Skrillex at Ultra 2012: A Grammy-worthy performance with bass to spare
One of the great things about Skrillex is that he just doesn’t think about boundaries or rules. He doesn’t care about minute distinctions between sub-genres; he plays whatever he wants (BPM be damned) as long as it sounds good — and he’ll sample from YouTube clips or, frankly, anywhere. As someone who spends a good deal of time working within the confines of the EDM world — “Is this track nu-disco or just classic house?” is a question I’ve actually asked while writing a song review — it is incredibly refreshing to watch Skrillex, who simply lets himself be inspired by anything and everything. His Main Stage set at Ultra last night showed just how successful this anything-goes approach can be: in his hour-long mix, he played not only his own tracks in creative new ways, but integrated hip-hop and reggae elements with great aplomb. And the packed crowd loved every minute.
After Afrojack and Shermanology left the Main Stage, the eager crowd waited 20 long minutes for Skrillex to emerge. With five minutes to go, a timer appeared on the LED screens surrounding the stage, and the anticipation became palpable as time wound down; with 15 seconds left, fans began to count down. Finally, Sonny took the stage to a reworked, drama-packed version of “Breakn’ A Sweat.” And you can bet that when that guitar-laden drop finally hit, the crowd went absolutely nuts. People weren’t just there to dance… they were there to rock out. And that’s another thing we love about Skrillex: with his head-banging, full-body style of DJing, he could never be accused of giving anything less than 100 percent onstage. He responds to the music so viscerally, so excitedly, that it’s hard not to follow suit; fans took their cues from his endless energy and went equally crazy, hair-whipping and all.
Skrillex’s set took advantage of the Main Stage’s technological capabilities, both sonically and visually. While most artists had good-looking but generic graphics flashing across the video screens while they spun, Skrillex had intricate animations and videos to match each song. A scary-sexy robot gyrated onscreen during an extended interlude that utilized only the words “Make that booty clap,” and slice-of-life clips of Skrill and famous friends aired during “Rock N Roll (Will Take You To The Mountain).” For fans who were too far away from the stage to see Skrillex himself, the fast-paced visuals offered an inspired bit of visual interest.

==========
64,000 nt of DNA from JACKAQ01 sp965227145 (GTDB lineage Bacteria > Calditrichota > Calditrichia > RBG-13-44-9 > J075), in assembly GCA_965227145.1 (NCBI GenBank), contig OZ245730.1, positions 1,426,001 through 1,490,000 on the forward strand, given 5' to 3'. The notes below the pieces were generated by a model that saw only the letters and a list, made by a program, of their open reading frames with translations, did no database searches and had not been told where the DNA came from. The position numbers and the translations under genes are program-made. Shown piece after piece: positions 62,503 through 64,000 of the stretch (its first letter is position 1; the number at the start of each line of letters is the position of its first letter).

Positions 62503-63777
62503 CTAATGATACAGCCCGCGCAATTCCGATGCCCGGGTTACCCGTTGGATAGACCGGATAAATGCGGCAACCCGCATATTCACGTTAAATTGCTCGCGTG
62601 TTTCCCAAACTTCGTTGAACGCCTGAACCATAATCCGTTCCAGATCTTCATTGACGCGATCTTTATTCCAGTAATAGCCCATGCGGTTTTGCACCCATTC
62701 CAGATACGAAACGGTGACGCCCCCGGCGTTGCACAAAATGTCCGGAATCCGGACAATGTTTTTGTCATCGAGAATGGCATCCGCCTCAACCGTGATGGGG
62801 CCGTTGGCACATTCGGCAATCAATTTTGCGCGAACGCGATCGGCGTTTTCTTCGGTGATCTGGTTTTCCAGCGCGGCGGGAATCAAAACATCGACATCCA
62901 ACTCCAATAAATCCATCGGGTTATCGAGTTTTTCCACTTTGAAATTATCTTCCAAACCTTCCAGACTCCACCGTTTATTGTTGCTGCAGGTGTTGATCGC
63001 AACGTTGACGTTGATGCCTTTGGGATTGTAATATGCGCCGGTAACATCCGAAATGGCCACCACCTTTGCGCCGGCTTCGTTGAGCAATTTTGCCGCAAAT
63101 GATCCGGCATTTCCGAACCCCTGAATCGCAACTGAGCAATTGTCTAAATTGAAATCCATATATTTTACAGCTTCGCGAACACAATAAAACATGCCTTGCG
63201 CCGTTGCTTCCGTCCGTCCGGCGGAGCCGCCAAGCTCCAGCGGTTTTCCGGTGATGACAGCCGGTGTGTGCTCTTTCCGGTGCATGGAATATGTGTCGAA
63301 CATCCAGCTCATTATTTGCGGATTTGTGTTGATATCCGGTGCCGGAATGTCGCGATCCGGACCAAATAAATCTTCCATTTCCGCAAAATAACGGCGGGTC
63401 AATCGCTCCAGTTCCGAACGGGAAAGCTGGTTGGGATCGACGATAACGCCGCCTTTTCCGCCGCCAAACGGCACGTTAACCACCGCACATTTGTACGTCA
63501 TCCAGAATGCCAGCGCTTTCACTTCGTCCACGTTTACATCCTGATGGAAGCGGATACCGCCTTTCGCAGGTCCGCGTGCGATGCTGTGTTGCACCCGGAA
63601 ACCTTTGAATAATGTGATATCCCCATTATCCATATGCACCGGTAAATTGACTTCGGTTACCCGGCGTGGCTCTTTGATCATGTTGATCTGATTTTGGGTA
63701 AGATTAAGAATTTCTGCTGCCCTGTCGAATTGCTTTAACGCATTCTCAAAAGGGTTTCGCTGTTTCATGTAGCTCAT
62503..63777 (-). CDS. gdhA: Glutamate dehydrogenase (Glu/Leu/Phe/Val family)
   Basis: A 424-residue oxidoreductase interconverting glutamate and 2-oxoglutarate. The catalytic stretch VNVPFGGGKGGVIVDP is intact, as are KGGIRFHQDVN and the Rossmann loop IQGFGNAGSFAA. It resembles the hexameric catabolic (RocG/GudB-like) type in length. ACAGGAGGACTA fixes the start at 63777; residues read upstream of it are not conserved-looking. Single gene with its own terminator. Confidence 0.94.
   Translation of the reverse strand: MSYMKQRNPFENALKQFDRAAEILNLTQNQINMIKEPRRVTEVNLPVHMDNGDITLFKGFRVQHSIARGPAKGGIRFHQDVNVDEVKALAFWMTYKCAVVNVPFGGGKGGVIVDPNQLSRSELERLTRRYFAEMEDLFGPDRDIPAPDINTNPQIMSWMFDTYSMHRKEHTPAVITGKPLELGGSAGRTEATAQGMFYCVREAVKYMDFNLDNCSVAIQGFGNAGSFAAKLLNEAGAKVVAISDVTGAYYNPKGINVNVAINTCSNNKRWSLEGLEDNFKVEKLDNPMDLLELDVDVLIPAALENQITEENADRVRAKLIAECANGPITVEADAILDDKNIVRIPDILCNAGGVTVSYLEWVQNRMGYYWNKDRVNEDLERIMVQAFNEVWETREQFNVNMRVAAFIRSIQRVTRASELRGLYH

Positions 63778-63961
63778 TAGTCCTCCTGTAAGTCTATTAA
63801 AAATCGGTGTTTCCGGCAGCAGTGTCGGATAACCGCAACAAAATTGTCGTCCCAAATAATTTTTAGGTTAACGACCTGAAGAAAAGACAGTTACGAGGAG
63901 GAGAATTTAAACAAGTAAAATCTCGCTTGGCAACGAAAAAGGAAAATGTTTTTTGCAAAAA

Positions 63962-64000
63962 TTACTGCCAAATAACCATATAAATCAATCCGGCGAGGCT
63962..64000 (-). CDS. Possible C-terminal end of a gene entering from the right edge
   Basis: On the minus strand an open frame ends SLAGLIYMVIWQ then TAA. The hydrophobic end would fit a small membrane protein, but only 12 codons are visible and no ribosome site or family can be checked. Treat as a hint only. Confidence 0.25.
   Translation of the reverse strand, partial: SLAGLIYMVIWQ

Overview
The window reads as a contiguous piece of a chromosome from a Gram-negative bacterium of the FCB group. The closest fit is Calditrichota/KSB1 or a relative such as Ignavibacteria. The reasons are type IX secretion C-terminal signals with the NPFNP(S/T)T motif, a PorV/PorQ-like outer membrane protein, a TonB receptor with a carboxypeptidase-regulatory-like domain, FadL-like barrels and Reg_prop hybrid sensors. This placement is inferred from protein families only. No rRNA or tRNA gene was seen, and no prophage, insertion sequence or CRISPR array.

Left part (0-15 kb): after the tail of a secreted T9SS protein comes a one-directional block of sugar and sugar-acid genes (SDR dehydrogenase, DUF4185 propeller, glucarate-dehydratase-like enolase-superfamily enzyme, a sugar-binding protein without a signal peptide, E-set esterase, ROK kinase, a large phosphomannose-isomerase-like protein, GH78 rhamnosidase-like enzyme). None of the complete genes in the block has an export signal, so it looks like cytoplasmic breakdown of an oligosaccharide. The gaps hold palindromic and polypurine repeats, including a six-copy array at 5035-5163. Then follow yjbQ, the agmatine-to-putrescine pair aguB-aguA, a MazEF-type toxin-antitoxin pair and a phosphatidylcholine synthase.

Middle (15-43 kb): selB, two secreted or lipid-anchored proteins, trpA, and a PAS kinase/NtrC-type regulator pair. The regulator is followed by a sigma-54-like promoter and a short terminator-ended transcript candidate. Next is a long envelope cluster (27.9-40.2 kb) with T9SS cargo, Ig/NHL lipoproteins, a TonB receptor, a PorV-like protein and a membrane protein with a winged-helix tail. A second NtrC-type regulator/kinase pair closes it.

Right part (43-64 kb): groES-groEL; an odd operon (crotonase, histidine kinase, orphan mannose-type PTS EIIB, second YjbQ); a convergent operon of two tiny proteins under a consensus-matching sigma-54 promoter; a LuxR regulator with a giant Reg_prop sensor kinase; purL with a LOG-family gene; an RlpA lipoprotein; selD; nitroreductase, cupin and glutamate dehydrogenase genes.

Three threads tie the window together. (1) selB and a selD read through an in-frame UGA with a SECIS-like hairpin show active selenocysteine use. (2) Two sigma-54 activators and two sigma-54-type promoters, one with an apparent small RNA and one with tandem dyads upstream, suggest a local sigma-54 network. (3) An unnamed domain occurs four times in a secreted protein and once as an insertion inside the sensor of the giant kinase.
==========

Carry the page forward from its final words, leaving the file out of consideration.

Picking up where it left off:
And as for the music… well, what can we say without gushing? Skrillex’s music of course sounds great in our headphones, but live it’s a whole different story. Sonny took full control of the crowd from the moment he began his set, and expertly controlled fans’ emotions and movements. When he jumped from the frenzied “Right on Time” to the slowed-down beginning of his “Levels” remix, the whole crowd began to slow down too, the better to belt out the latter’s infamous lyrics. And a seamless transition from “Weekends!!!” to “Rock N Roll (Will Take You To The Mountain)” not only built up the upbeat energy of both tracks, but showcased his DJing and storytelling abilities. Best of all, he dropped the famous Fatman Scoop interlude of Faith Evans’ 90s jam “Love Like This Before” in the middle of the set; it’s the kind of brilliantly unexpected stunt only Skrillex could pull off, and the crowd absolutely loved it. It was a hilarious, tongue-in-cheek respite from the wobble.
Skrillex’s music, unlike that of many other Ultra artists, is not suited for passive listening. It demands fans’ full attention and invites them along for a full-body experience. Everyone in the crowd responded differently – my arms are still sore from waving wildly above my head, for example – but, crucially, every last fan couldn’t help but move to the arresting beats coming their way. And isn’t that the whole goal of electronic dance music?